ABSTRACT: Mycobacterium marinum is a waterborne mycobacterium that commonly infects fish and amphibians worldwide, but transmission to humans can occasionally occur, typically as a granulomatous skin infection following minor hand trauma. Infection involving the lungs is very rare. We herein describe a case of M. marinum-associated pneumonia and pneumothorax. In August 2008, an 81-year-old man was admitted to a hospital for detailed examination of weight loss and an abnormal shadow on chest imaging. Based on a sputum test, nontuberculous mycobacteriosis caused by M. marinum was diagnosed. At that time, the blood chemistry revealed no respiratory symptoms or inflammatory findings, and the patient was treated on an outpatient basis with erythromycin and an expectorant. In late November 2008, sputum and coughing were observed. Furthermore, the patient developed a fever and chest pain that increased while breathing and he visited the emergency outpatient unit of our hospital on December 1. Hypoxemia, bilateral pneumonia, and right pneumothorax were observed, and a chest tube was inserted into the right thoracic cavity. Results of an acid-fast bacteria smear from the sputum and pleural effusion were positive, and M. marinum was identified on culture. The patient was diagnosed as having a lung infection complicated by pneumothorax caused by M. marinum. The lung infection was ameliorated with clarithromycin, rifampicin and ethambutol. However, no decreased in the air leaking from the chest tube was noted and inflation of the lung was incomplete. The department of respiratory surgery therefore performed thoracoplasty and lung cerclage. Subsequently, the air leak subsided, allowing removal of the chest tube and the patient was discharged.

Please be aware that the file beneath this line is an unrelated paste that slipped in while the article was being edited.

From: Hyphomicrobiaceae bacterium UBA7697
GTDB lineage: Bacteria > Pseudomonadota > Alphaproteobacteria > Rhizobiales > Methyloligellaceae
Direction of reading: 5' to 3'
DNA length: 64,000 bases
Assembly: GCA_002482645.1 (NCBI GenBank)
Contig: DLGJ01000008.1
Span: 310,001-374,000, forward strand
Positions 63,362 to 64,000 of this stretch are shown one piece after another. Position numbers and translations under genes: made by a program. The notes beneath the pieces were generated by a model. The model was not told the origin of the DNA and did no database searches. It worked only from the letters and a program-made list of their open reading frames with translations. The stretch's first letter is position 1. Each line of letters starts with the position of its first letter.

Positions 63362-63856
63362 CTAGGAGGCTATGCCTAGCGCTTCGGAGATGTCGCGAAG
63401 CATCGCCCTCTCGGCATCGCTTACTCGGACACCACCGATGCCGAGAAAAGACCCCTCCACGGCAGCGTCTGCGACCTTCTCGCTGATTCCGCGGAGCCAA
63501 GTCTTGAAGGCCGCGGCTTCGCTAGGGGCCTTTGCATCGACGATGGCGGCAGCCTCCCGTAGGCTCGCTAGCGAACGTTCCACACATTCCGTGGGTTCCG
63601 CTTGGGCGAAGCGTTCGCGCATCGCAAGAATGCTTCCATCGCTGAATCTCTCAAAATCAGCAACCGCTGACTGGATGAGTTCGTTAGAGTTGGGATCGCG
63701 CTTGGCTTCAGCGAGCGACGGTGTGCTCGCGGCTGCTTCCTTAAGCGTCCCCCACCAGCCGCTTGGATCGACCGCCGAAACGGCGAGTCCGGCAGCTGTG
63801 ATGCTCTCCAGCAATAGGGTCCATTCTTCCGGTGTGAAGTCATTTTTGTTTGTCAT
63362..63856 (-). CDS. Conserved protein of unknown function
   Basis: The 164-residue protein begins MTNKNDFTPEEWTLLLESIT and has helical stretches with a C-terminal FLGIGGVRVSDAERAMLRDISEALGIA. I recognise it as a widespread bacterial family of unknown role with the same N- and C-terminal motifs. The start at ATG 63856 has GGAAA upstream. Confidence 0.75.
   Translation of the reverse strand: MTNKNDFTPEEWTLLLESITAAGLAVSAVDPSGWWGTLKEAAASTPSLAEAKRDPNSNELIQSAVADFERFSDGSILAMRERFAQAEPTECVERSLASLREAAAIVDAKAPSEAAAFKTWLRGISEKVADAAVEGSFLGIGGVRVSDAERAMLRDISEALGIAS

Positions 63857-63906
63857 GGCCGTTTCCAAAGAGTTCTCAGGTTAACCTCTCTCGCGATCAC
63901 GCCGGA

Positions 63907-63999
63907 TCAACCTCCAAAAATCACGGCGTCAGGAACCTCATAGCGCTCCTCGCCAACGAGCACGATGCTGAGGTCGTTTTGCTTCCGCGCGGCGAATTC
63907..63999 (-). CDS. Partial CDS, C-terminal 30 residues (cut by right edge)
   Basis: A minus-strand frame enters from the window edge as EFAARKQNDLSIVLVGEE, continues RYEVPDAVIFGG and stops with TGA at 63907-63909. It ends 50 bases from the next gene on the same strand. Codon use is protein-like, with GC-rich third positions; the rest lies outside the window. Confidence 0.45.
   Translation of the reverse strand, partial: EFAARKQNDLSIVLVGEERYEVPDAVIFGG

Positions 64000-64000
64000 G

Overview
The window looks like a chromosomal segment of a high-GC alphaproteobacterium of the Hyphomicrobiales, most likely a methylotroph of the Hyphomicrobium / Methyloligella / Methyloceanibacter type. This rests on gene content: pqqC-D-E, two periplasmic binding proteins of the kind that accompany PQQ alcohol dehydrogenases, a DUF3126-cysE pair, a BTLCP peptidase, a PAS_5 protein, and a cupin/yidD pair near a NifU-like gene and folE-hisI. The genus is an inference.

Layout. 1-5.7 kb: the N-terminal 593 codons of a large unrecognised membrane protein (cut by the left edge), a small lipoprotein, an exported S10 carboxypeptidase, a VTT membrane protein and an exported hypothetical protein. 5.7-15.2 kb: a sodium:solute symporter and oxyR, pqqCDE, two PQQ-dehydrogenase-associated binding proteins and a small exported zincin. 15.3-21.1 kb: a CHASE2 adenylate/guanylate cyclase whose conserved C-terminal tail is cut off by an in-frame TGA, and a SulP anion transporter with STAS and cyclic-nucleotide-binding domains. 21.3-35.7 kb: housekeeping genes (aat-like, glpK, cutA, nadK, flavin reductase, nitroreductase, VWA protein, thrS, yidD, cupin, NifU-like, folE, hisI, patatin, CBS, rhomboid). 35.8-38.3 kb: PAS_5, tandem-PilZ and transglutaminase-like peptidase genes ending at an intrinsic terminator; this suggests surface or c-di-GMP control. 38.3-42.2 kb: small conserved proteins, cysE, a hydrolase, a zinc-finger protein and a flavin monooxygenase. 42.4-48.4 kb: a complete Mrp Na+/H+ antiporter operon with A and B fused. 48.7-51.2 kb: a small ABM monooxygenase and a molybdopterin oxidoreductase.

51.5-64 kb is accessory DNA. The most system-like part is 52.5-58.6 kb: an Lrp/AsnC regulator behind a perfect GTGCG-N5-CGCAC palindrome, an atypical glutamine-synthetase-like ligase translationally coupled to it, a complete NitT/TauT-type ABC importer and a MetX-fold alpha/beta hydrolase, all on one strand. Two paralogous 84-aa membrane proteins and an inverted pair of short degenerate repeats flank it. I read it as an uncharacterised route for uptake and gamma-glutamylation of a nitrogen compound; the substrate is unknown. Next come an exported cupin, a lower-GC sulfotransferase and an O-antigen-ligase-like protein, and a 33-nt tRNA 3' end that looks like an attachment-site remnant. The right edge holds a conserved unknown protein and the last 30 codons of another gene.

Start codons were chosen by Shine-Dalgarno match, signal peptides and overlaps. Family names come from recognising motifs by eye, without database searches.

Kansenshogaku zasshi. The Journal of the Japanese Association for Infectious Diseases 03/2012; 86(2):139-43.